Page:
Many of my clients who hold DBS in their stable of stocks have been asking me about what I think. Even the guy whom I play badminton with asked me whether it was a good move or not. For those who have been working with me will know that I have never been a fan of DBS for a very simple reason. Poor management....There is without a doubt that by valuation, DBS is very attractive compared to the other two banks but I would have to put a discount on its valuation for the fact that DBS is country owned and thus may not be thinking so much for its minority shareholders. Their track record for acquisitions has been as good as Whitney Houston's choices in life. Suicidal. That is why over the years whenever DBS is linked with any acquisitions, the stock always takes a hit. For me, this is a clear illustration on why top fund managers steer clear of state owned companies because they have to tend more to the state's interest than minority shareholders. Just ask Sinopec and Petrochina.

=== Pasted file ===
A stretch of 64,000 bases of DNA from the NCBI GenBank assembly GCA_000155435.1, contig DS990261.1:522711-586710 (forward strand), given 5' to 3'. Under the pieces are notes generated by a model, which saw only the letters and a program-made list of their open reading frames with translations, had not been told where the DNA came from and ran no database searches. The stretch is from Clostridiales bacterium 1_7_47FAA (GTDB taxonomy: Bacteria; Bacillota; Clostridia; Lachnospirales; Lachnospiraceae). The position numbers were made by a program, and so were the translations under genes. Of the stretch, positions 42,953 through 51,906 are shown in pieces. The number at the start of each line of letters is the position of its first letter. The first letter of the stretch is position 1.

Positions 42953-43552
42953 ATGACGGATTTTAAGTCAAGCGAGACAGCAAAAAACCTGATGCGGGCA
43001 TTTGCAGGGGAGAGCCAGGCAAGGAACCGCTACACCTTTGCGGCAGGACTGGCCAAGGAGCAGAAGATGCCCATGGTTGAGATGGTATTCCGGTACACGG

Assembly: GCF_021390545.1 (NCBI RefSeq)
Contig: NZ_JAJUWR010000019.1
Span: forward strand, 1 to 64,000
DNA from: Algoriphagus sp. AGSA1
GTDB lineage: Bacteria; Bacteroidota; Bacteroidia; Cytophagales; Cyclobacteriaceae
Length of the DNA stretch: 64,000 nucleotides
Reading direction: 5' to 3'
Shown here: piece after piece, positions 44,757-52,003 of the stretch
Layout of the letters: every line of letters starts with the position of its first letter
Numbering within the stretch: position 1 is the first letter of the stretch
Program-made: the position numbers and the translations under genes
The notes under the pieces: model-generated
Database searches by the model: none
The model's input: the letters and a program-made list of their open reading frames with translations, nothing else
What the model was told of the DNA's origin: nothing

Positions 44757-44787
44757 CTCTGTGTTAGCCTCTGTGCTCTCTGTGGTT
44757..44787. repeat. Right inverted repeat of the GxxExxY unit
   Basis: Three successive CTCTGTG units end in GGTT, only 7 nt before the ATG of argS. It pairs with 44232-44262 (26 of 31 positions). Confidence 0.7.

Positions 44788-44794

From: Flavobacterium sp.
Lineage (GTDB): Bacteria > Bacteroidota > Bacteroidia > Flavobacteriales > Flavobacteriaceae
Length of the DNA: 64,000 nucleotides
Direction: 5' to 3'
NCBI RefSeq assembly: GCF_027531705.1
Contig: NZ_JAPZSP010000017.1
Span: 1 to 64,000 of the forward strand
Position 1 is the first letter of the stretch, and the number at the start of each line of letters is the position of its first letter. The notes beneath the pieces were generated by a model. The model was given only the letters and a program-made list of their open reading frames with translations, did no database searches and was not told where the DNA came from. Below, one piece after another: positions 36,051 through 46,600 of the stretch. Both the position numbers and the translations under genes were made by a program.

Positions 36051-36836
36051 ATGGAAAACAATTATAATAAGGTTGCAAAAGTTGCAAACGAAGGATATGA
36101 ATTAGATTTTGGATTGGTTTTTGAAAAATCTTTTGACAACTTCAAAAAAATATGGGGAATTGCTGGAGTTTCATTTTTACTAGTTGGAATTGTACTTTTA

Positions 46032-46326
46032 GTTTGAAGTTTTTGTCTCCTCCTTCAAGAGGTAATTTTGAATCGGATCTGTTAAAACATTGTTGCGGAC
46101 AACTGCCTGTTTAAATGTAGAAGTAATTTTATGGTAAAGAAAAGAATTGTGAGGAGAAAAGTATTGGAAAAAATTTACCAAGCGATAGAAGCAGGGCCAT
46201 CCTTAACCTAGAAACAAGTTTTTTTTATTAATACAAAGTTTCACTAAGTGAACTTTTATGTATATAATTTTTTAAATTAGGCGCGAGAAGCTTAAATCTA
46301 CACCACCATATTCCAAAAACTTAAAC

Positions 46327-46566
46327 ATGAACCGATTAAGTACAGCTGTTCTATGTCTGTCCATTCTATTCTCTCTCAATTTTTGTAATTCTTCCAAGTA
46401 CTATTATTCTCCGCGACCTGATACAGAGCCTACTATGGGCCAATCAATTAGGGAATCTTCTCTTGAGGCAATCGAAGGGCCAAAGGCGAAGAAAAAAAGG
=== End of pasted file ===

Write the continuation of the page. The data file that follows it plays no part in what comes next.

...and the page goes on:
Right at this moment, DBS shareholders understand how K-Reit unit holders felt when Ocean Financial Center was bought by K-Reit from Keppel land. Talk about getting F*$ked up your butt. All I can say is, try not to touch companies with poor management record. Leopards will never shed their spots.

Now there are talks on the European crisis rearing its ugly head once again and this time they are talking about Spain once again. The yields are no doubt moving higher at this moment but the speed of the rise and the levels are no where close to what we saw in August last year. The market is not silly and it understands that the Euro crisis is not even close to being solved. The problems underlying are structural and it will take time to solve. This is exactly what the ECB bought with their Long Term Refinancing Operations...TIME. Now the market is watching the moves which the governments will take to address these structural issues and time is of the essence. If the moves are right and the markets are convinced, more time will be given. The biggest danger the world faces now is complacent thinking which will lead to passive behavior in terms of structural reforms proposed. The election cycles are just starting now with the May elections for France, followed by the US and soon Germany. Will the fear over losing their political careers lead to passive behavior by the incumbent governments? That is something which I would advice to monitor closely.

Still too busy with work to look at the company which I wanted to look into. Will write more the next time. Have a good week ahead!

Best,

SVI